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Delayed Data Breach Notification: When is it okay to delay?

Under Australian law, organisations are required to notify the Office of the Australian Information Commissioner (OAIC) within 30 days wherever a notifiable data breach occurs. However, the latest Notifiable Data Breach Report reveals that 25% of organisations took more than 120 days to do so. That begs the question: When is it okay to submit a delayed data breach notification?  

Data Breach Notification Requirements in Australia 

Australia’s Privacy Act 1988 (Cth) provides that entities must take all reasonable steps to complete their assessment of whether an incident amounts to an eligible data breach within 30 calendar days. It must also notify the OAIC and affected individuals as soon as possible after confirming there are reasonable grounds to believe an eligible data breach has occurred.  

Find more information about the specifics of the existing data breach notification law in Australia. 

We’ve also published information about notifications following a ransomware attack and our thoughts on the changing notification landscape in Australia 

Delayed Data Breach Notifications in Australia 

The 30-day maximum timeline for entities to notify the OAIC and affected individuals was not arbitrarily chosen. It was put in place to counteract the impact that time has on the risk to affected individuals. Generally, the risk of serious harm to individuals increases with time. Early reporting empowers individuals to minimise the risk the breach poses to them.  

When is it okay to take more than 30 days to notify the OAIC and affected individuals? 

The OAIC clarified in its July-December 2021 Notifiable Data Breaches Report that neither of the following steps discharges an entity’s obligation to report to the OAIC and affected individuals within 30 days: 

  • An entity’s election to tailor notifications; or  
  • A preliminary notification to the OAIC. 

In other words, the OAIC considers the 30-day maximum timeline provided by the Privacy Act 1988 (Cth) to be a firm deadline, regardless of the circumstances.  

Partial Notifications: The solution for entities struggling to meet the 30-day timeline  

The Notifiable Data Breach scheme provides 3 options for entities to notify individuals, namely: 

Option 1: Notify each individual whose personal information has been involved in the eligible data breach.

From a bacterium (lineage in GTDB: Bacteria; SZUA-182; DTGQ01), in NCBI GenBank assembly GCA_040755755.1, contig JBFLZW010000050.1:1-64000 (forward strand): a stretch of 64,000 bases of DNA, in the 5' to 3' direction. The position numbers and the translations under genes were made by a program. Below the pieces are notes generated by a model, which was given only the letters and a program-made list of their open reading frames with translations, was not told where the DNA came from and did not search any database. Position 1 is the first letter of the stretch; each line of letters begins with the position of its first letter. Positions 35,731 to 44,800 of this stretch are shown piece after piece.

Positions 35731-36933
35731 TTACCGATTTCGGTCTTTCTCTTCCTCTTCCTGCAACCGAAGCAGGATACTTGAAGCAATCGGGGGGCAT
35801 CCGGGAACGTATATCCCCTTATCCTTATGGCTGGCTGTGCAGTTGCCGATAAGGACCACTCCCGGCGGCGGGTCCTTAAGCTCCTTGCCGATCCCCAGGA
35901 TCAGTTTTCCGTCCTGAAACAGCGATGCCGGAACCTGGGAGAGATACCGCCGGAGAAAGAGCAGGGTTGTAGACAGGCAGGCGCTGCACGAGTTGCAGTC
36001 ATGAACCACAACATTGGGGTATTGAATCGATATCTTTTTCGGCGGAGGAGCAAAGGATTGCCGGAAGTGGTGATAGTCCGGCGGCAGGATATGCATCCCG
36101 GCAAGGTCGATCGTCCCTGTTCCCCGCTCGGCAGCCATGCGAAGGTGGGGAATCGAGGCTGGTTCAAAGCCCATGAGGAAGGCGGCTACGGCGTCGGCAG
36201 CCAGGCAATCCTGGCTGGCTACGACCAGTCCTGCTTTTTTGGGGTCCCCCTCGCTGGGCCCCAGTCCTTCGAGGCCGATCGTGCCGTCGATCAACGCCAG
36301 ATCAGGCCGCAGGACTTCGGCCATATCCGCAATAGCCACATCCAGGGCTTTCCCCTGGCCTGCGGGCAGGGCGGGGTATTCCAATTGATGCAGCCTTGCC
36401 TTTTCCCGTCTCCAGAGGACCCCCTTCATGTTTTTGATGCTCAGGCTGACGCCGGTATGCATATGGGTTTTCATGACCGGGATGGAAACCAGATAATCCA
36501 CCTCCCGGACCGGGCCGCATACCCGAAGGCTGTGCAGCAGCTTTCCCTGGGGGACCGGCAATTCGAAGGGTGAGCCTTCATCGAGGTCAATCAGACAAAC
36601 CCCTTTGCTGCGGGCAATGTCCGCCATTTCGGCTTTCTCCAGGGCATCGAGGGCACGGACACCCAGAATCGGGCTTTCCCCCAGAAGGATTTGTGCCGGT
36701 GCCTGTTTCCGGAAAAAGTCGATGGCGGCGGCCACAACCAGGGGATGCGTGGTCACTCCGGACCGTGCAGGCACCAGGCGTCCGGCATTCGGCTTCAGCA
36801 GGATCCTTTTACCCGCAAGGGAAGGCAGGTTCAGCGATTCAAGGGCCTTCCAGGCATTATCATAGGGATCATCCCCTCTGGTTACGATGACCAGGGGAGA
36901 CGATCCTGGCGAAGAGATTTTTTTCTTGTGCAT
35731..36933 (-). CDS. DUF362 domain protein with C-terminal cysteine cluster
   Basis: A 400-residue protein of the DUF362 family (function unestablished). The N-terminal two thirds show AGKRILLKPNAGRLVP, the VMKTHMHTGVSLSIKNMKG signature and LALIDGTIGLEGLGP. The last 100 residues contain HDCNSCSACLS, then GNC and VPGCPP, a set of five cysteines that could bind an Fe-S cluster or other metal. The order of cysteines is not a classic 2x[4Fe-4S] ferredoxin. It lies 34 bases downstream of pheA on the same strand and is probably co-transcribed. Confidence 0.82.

Option 2: Notify individuals who are at risk of serious harm due to the data breach. 

Option 3: Publish a statement regarding the eligible data breach on the entity’s website and publicise it. This option should only be used where neither option 1 nor 2 are practicable.  

The OAIC goes on to state in their press release accompanying the July-December 2021 report that entities that may not be able to tailor notifications due to the complexities of assessing what data was breached should rely on option 3.  

“The report highlights a scenario in which an organisation experienced a phishing attack and an employee’s email account was compromised. A preliminary review of the incident suggested a significant amount of personal information was at risk, but that it would take 5 months to identify and tailor notifications to everyone at risk of serious harm. 

In this case, best practice was to promptly notify individuals, providing general recommendations that applied to all individuals whose personal information was contained in the email account, rather than attempting to tailor notifications and delay the process.” 

 Partial Data Breach Notifications: Tips for General Recommendations 

Regardless of whether option 1, 2 or 3 (above) is used to notify affected individuals following an eligible data breach, the notifying entity must provide recommendations and steps for individuals to take in response to the breach. These will vary depending on the unique circumstances of the breach but might include:  

  • Changing a password to the impacted website, and potentially other websites if the same email address, username, and/or password is used; 
  • Monitoring financial statements; Businessperson using a tablet to sign into an account and a phone with multi-factor authentication
  • Cancelling certain credit cards; 
  • Add Multi-Factor Authentication (MFA), if possible. Preferably use an authentication app instead of text-based MFA; and 
  • Freeze credit. 

Entities must also include their name and contact details, a description of the data breach, and details regarding the kinds of information involved to satisfy Australia’s data breach notification requirements 

Proactive Data Breach Notification Planning 

Privacy 108 works with organisations that have experienced a data breach and need legal assistance. But we strongly recommend entities opt for a proactive approach to data breach notification planning.  

Data breach notification planning streamlines your organisation’s response to a data breach, which helps to protect your reputation, fulfil your legal obligations, and can positively impact your internal processes and reduce risk, too.  

If you’d like more information about proactively planning your data breach response, reach out:  

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